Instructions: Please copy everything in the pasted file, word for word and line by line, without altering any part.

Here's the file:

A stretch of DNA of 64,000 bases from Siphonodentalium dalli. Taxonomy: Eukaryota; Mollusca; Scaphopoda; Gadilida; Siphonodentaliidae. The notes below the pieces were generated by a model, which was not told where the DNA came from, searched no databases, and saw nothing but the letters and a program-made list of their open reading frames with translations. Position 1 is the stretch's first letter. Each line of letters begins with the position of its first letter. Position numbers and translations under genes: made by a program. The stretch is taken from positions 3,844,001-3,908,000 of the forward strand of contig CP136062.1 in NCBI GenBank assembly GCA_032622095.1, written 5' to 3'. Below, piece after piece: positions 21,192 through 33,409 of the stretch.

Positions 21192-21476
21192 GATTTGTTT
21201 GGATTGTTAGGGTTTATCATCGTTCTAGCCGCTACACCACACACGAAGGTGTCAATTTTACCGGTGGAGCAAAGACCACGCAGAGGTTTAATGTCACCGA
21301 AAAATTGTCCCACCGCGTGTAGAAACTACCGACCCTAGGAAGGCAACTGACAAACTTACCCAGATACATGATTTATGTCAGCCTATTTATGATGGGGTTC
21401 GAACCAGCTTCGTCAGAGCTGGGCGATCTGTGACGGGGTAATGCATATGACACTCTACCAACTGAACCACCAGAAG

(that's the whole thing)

A stretch of DNA of 64,000 bases from Siphonodentalium dalli. Taxonomy: Eukaryota; Mollusca; Scaphopoda; Gadilida; Siphonodentaliidae. The notes below the pieces were generated by a model, which was not told where the DNA came from, searched no databases, and saw nothing but the letters and a program-made list of their open reading frames with translations. Position 1 is the stretch's first letter. Each line of letters begins with the position of its first letter. Position numbers and translations under genes: made by a program. The stretch is taken from positions 3,844,001-3,908,000 of the forward strand of contig CP136062.1 in NCBI GenBank assembly GCA_032622095.1, written 5' to 3'. Below, piece after piece: positions 21,192 through 33,409 of the stretch.

Positions 21192-21476
21192 GATTTGTTT
21201 GGATTGTTAGGGTTTATCATCGTTCTAGCCGCTACACCACACACGAAGGTGTCAATTTTACCGGTGGAGCAAAGACCACGCAGAGGTTTAATGTCACCGA
21301 AAAATTGTCCCACCGCGTGTAGAAACTACCGACCCTAGGAAGGCAACTGACAAACTTACCCAGATACATGATTTATGTCAGCCTATTTATGATGGGGTTC
21401 GAACCAGCTTCGTCAGAGCTGGGCGATCTGTGACGGGGTAATGCATATGACACTCTACCAACTGAACCACCAGAAG